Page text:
Smart was the first automaker to get heavily into the wraps and personalization market and, as a result, has the most diverse offerings available. But Mini is coming on strong behind Smart (www.minimotoringgraphics.com). The site is similar to Smart’s in that it features a design studio where a buyer can pick and choose color and design. Mini has over 100 full and partial wrap designs that are somewhat wilder and bolder than Smart’s: polka dots, trees, flags, camouflage designs, skulls and animal prints including snakeskin, zebra, giraffe and owl. Other options include world maps, hot red lips, stained glass and cityscapes. A black-and-white checkered design called “black hole” offers a psychedelic experience.
Original Wraps Inc. (www.originalwraps.com) is clearly the frontrunner in the new-car customized wraps and graphics market, serving Ford, GM, Chrysler/Jeep, Mini, Volkswagen, Nissan, Kia and Mitsubishi. Some OEMs have a full technology platform, and others use the company for Special Editions. Ford, for example, allowed this past season’s top 12 “American Idol” contestants to work with Ford designers to create their own customized 2011 Ford Fiestas. The graphics were produced by Original Wraps and showcased on the March 17 episode of American Idol.
While Ford offers some wilder designs – mostly geometric shapes – for the Fiesta, graphics are more subdued on the rest of its product line. You can get Pony stripes for the Mustang and hood, side and roof decals of carbon fiber, matte black and a half dozen other colors for some other Ford cars and trucks. Ford also offers customized wraps for commercial vehicles, allowing business owners to add their logos and advertising to new cars and trucks before they leave the showroom. The automaker also has a suite of web-based tools (www.fordcustomgraphics.com) that gives buyers the chance to try on graphics before they purchase them.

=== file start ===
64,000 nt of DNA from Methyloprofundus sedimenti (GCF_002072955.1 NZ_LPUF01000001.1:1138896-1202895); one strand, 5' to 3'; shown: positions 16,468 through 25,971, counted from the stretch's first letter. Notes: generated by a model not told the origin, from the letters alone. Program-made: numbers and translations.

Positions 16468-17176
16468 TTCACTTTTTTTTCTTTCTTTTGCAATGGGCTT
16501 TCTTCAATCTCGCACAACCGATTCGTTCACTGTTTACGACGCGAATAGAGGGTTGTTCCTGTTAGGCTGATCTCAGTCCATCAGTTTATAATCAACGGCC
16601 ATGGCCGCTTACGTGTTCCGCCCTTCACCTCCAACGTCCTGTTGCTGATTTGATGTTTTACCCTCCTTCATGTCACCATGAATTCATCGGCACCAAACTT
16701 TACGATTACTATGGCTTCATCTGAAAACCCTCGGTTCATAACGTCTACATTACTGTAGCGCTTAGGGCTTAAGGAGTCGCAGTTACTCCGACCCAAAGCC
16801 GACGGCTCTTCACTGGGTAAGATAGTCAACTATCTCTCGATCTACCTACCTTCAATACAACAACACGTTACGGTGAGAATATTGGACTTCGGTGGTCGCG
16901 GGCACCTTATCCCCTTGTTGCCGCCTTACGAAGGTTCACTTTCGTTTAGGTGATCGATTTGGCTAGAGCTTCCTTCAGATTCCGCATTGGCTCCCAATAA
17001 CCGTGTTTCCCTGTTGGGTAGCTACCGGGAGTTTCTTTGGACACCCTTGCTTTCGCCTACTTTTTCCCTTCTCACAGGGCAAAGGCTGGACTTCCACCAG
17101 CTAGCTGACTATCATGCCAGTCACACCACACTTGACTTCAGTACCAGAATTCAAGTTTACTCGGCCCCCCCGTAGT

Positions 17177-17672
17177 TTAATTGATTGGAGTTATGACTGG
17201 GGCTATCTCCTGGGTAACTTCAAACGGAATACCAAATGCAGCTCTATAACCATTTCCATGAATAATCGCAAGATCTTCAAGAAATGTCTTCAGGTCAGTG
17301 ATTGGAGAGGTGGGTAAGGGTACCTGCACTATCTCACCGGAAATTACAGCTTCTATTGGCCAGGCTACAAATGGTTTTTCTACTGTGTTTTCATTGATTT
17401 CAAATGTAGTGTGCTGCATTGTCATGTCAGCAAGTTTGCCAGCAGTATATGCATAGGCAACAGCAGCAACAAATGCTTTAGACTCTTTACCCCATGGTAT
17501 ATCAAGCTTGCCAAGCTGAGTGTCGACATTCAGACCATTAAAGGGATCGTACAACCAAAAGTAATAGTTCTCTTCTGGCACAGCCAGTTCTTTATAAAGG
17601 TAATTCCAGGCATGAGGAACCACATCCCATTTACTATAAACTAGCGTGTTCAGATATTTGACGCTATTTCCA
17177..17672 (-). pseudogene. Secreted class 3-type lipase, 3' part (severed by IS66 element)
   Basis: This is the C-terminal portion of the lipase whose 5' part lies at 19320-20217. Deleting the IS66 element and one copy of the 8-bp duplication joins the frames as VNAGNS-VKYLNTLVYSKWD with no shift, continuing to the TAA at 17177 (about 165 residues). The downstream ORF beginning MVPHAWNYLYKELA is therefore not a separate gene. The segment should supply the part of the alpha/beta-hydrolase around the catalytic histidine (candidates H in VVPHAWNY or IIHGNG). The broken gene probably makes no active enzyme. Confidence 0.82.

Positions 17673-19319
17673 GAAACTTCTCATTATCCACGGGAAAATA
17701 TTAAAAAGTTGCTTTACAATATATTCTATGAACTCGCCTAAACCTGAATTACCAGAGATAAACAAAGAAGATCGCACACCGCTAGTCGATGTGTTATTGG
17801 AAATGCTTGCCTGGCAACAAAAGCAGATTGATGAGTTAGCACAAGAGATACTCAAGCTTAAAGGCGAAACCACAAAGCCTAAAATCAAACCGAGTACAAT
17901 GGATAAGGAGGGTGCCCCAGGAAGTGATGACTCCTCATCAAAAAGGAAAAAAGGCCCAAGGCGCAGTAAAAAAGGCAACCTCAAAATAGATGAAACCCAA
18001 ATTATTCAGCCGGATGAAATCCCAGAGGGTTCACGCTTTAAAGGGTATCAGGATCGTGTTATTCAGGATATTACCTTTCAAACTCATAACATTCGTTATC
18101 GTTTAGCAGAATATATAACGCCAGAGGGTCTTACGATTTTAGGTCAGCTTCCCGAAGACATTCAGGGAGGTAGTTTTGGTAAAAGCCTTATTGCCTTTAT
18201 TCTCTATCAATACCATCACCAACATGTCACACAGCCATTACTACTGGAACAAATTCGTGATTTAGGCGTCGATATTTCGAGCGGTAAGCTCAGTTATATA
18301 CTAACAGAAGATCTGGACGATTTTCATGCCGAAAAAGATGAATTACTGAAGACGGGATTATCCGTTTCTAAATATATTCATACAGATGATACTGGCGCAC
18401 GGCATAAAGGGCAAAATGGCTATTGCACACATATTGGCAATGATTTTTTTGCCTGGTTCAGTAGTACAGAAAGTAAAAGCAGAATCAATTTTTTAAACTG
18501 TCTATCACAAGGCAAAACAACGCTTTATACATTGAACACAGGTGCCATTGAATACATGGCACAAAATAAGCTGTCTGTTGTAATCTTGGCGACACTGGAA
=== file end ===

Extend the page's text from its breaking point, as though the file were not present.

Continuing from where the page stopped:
Original Wraps uses a six-color digital process to custom print licensed designs onto 3M vinyl. The products are then coated with a scratchproof finish and custom cut for fit on specific applications. The wraps are designed to be replaceable, without leaving a residue, and last up to three years. Automakers like using the company because it allows them to offer unique, personalized products with no infrastructure, inventory or tooling costs. It also handles all manufacturing, warranties and shipping on products it provides through dealers.
Q&A With Original Wraps
With many manufacturers already wrapping vehicles at the point-of-sale and others jumping on the bandwagon, it’s only a matter of time before an onslaught of these vehicles hit body shops. I asked Sean Carlson, director of business development for Original Wraps, nine questions about the nuts and bolts of dealing with full and partial wraps: